6677021Wings by Aprilynne Pike


I came so close–so! close!–to not reading this. I bought it years ago by a friend’s request and almost gave it away to my cousin, like, a week before reading it. Such a mistake! Holy!

Wings picks up with fifteen-year-old Laurel’s first day of Sophomore year, trading in her homeschooling for a new house and public education. Aside from her strange habits, everything is perfectly normal until a lump growing between Laurel’s shoulder blades blooms into a pale flower. What follows is a magical induction to the world of faeries, a discovery of surprising heritage, and a malicious ploy for power. Get excited.

I love love love what Pike did with the faerie myth. Most of the time in books we get the court dynamic and high fae like with Sarah J. Maas’ ACOTAR series, Julie Kagawa’s The Iron King, and even with Cassie Clare’s Shadowhunter world; Wings is the first book I’ve read that acts on the traditional fairy kind of faerie, as in plant people with powers. Sure, Pike made changes like with wings and types of powers and the whole not being tiny thing, but at its core this book explores those English countryside-style fairies, the reason for all those iron horseshoes on 19th-c. doors. This time ’round it’s not complicated politics and half-truths that are the problem but cruel mischief and manipulation.

Laurel is surprisingly comfortable considering her years of homeschooling and jumps right in to all her new experiences–be they mundane high school shenanigans or crazy faerie occurrences. She’s fun and mostly confident but can be frustratingly clueless at times. I don’t know if it’s just because I read enough to know what to expect but seriously, Laurel? You have a flower in your back, you only eat fruits and veggies, and your blood is weird but no, you’re definitely not a faerie *frustrated eye roll* Ah, well, I love her anyway.

Pike’s novel is your typical YA love triangle between the safe best friend and the supernatural temptation. Usually I don’t like the whole best-friends-in-love thing…at all…but David and Laurel have a flirty relationship from the start and they only become friends with the start of the book so it’s not a long, drawn out pining on either behalf. Tamani and Laurel on the other hand have a secret history and he’s by no means shy about his attraction towards her. David and Tamani have such different personalities but they’re both insanely likeable ans oh so easy to get attatched to. The interaction of both couples, and even all three of them together is so perfectly balanced, the chemistry unmistakable –it’s impossible to really pick a favourite because both of them are lovely!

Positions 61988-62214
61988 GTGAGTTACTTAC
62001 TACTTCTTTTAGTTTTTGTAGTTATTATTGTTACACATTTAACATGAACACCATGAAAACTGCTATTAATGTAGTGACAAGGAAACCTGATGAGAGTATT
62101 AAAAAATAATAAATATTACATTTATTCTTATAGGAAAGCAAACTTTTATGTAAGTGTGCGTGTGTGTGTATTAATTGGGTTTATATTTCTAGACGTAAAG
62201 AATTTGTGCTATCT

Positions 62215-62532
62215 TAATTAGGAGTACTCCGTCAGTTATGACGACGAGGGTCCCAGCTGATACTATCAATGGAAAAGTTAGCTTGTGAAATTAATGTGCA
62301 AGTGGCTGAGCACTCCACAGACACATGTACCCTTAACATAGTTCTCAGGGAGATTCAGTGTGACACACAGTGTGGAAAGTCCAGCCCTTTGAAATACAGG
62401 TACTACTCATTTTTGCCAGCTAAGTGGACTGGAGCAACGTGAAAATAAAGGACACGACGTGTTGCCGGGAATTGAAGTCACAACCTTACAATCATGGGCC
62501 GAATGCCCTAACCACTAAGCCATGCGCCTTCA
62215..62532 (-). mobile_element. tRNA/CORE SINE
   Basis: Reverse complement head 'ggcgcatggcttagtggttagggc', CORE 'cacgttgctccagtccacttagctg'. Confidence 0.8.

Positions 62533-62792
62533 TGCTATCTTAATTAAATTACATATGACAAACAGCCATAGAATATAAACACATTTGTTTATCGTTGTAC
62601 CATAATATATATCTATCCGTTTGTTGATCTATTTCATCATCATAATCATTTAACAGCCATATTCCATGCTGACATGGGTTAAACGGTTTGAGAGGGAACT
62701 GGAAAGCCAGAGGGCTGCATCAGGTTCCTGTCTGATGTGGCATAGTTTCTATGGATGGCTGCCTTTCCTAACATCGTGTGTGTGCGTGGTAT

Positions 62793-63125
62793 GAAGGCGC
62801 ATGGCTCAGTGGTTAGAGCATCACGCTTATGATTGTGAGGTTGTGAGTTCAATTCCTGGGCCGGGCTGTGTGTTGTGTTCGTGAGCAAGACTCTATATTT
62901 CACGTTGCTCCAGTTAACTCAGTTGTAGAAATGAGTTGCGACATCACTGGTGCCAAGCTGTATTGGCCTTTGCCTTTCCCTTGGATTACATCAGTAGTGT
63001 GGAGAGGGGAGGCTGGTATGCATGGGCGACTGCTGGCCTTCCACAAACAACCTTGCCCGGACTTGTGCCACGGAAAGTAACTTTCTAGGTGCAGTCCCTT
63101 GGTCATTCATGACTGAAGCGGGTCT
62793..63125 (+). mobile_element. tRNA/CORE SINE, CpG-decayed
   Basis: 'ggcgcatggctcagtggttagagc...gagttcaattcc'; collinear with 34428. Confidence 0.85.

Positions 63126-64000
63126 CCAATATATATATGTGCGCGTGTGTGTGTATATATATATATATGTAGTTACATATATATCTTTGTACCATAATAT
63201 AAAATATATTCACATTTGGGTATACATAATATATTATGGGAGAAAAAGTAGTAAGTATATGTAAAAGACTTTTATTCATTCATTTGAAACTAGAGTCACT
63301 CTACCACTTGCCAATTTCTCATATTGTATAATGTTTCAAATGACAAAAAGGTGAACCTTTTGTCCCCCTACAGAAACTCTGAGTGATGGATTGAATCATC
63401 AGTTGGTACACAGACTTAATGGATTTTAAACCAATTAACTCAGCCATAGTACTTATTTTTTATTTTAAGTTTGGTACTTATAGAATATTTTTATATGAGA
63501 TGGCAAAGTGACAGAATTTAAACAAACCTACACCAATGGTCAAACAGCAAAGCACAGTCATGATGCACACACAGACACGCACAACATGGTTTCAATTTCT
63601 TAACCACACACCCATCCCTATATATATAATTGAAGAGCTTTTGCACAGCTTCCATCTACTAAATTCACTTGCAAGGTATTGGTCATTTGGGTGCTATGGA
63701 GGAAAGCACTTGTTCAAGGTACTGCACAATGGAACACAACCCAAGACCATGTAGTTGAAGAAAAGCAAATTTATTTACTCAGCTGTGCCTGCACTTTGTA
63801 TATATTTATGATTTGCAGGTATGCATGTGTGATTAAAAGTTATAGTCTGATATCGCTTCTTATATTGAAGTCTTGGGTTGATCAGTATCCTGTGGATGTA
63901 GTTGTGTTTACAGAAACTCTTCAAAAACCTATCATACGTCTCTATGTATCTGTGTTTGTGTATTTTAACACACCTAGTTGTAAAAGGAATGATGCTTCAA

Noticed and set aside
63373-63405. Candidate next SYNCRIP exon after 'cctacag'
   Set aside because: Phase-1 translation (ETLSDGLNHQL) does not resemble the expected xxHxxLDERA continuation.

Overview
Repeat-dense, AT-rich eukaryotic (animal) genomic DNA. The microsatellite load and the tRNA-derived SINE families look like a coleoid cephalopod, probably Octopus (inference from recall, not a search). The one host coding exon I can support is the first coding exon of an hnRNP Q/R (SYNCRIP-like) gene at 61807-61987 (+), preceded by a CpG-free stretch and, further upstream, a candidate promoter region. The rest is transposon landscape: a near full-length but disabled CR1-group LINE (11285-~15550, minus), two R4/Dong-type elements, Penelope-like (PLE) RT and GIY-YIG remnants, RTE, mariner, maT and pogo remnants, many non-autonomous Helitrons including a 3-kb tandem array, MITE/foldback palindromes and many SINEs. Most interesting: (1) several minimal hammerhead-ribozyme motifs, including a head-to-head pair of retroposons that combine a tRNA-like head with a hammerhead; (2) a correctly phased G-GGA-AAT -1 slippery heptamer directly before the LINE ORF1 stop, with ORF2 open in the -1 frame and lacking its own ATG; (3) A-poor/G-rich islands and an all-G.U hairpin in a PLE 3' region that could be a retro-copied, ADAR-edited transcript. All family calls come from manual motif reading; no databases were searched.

In terms of story, there’s a bit of a mystery going on here but I have to emphasize the ‘a bit’ because I had it figured out in an instant. Actually, aside from the supernatural piece thrown into it I had everything figured out almost instantaneously: the house, the people, the land–all of it. A word to the wise: don’t go into this wanting to be surprised because you probably won’t be. Apart from that though, I don’t really have anything negative to say.

Again, I have to say I was surprised. Completely surprised. Shocked, even. Wings was about 10 000x better than I’d expected. Even with the irksome un-acceptance of our MC and the so-called mystery that isn’t really a mystery to the reader at all, I can’t bring myself to truly say or think anything bad about it. What I thought would be a read to pass the time has quite unexpectedly sent me and my broke ass on the hunt for #2!

Click here for the book synopsis on goodreads!

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